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What Is Medical Malpractice?

The concept of medical malpractice, sometimes called professional negligence, occurs when health professionals do not comply with the standard of care prescribed for their profession. For instance, if a physician fails to diagnose cancer in a timely fashion and the patient's chances of survival are reduced or eliminated, the patient can sue the physician. Or, if an obstetrician fails to perform a Caesarean section contrary to all indications and the baby suffers damage, a lawsuit can be brought on behalf of the child and the child's parents. Yet, with all of the discussion of high insurance rates for doctors, large jury awards for patients, and managed health care, how does Illinois address the complicated issues raised when a health professional makes a mistake that costs a patient his or her health or life?

Unlike the majority of lawsuits filed in Illinois, a lawsuit for medical malpractice cannot be filed unless a qualified health professional, defined as one who has practiced or taught in the same area of health care within the past six years and who is knowledgeable on the relevant issues involved, signs a written report stating that the plaintiff has a reasonable and meritorious cause of action. In other words, your attorney must have the confirmation of a qualified health professional that the defendant health professional's conduct was indeed negligent. The plaintiff must file an affidavit with the lawsuit stating as much. Absent this documentation, the plaintiff cannot sue the health professional.

There is also a separate time limitation specifically for filing actions against health professionals. A plaintiff has two years from the time that he or she discovers that an injury or death was caused by professional negligence. This rule envisions those cases in which it may be difficult to discover that negligence has occurred, particularly since other health professionals may be reluctant to acknowledge that one of their colleagues has made a mistake. However, under no circumstances may a person bring an action more than four years after the date on which the act or omission causing the injury or death occurred. There are exceptions to this rule for minors and for persons with disabilities, as well as in instances where the health professional conceals his or her negligent conduct.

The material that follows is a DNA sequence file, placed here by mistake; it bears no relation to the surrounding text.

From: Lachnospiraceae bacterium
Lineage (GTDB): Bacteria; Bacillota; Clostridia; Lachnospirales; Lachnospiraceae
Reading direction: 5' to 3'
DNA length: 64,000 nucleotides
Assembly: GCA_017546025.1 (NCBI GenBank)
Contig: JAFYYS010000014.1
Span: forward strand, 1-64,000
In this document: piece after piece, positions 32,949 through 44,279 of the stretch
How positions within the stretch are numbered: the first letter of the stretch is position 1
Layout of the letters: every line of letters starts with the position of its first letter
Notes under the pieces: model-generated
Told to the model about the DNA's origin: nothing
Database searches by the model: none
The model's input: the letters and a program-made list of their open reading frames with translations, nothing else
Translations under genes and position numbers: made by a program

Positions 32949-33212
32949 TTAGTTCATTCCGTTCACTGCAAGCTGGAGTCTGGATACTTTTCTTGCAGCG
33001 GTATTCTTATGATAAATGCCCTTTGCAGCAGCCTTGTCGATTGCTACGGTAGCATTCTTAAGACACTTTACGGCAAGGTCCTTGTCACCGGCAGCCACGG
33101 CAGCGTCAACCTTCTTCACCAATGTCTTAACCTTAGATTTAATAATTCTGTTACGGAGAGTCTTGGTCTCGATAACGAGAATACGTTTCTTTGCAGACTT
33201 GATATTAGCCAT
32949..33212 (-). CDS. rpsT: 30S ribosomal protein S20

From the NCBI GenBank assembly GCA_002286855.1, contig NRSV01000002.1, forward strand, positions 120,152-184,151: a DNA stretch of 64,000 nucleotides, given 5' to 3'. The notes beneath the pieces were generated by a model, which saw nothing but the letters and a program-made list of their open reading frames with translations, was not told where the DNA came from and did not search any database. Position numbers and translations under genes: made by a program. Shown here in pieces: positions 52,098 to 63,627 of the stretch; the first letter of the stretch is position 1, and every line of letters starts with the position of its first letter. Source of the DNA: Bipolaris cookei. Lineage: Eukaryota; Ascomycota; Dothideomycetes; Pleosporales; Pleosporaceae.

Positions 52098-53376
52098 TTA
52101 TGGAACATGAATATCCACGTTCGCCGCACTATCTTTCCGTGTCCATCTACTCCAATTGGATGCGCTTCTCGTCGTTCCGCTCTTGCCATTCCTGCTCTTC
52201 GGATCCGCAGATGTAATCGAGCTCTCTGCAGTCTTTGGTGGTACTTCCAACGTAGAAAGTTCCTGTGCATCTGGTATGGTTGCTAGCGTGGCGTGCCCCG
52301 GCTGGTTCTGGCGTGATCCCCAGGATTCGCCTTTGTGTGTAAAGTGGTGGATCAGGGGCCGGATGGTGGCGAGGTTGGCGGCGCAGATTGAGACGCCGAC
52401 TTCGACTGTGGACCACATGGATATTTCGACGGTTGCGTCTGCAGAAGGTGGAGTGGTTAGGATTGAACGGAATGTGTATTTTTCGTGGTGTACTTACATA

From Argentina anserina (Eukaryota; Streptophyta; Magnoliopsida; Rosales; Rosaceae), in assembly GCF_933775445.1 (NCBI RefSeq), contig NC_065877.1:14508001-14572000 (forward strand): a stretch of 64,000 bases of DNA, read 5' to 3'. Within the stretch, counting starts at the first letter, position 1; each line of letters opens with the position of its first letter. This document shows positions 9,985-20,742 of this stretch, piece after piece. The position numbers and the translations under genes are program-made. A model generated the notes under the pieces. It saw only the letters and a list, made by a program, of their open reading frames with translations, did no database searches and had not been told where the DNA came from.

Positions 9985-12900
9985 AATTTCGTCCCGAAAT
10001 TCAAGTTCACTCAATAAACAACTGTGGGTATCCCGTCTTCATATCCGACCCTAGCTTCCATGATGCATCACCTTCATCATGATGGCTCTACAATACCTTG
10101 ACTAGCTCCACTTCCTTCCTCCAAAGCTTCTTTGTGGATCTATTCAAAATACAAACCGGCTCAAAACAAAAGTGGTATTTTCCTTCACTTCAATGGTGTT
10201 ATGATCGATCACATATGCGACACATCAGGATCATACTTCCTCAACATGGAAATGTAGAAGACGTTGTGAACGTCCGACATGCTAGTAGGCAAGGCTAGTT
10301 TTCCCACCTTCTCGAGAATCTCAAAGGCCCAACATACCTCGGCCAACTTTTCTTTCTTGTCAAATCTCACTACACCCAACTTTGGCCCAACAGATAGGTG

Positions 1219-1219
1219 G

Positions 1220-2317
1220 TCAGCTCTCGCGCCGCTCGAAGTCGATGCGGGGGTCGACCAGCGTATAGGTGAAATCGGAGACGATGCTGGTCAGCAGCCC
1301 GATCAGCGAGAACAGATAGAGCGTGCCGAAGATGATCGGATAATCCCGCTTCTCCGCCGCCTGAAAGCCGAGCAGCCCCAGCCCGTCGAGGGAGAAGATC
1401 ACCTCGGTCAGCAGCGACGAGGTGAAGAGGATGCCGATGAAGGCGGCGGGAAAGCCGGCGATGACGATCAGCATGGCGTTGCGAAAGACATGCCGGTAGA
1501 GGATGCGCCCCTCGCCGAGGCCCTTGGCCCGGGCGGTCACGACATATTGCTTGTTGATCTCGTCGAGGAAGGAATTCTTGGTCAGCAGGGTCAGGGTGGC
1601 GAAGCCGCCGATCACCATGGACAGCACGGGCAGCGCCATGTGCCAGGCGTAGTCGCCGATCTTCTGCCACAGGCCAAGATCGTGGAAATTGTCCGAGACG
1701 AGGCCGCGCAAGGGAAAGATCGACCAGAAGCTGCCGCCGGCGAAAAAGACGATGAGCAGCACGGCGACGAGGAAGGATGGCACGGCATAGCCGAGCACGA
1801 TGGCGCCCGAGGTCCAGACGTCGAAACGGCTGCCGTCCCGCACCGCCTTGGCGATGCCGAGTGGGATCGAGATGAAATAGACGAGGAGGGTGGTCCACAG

Illinois has also decided the complicated issue of the liability of health-care facilities, such as hospitals, for the negligence of the professionals who are not their employees but who work on the premises. For example, many emergency room physicians are actually employed by a separate service that provides staff for emergency rooms on an independent contractor basis. This often allows hospitals and other medical facilities to escape liability for physician negligence. Nonetheless, the Illinois Supreme Court has determined that, even though the doctors are not technically employed by the hospital, the hospital can be held liable if the doctor did not reveal that he or she was not a hospital employee. In other words, if the doctor holds himself or herself out as an employee of the hospital and does nothing to indicate otherwise to the patient, the hospital can be held liable for the doctor's negligence.

The liability of other health organizations, such as Health Maintenance Organizations (HMOs), has recently received attention. Action on both the state and federal levels is moving toward allowing lawsuits against an HMO for negligence that results in the injury or death of a patient member.

This website is not intended to constitute legal advice or the provision of legal services. By posting and/or maintaining the website and its contents, Lucas Law does not intend to solicit business from clients located in states or jurisdictions outside of Illinois wherein Lucas Law or its individual attorney(s) are not licensed or authorized to practice law.

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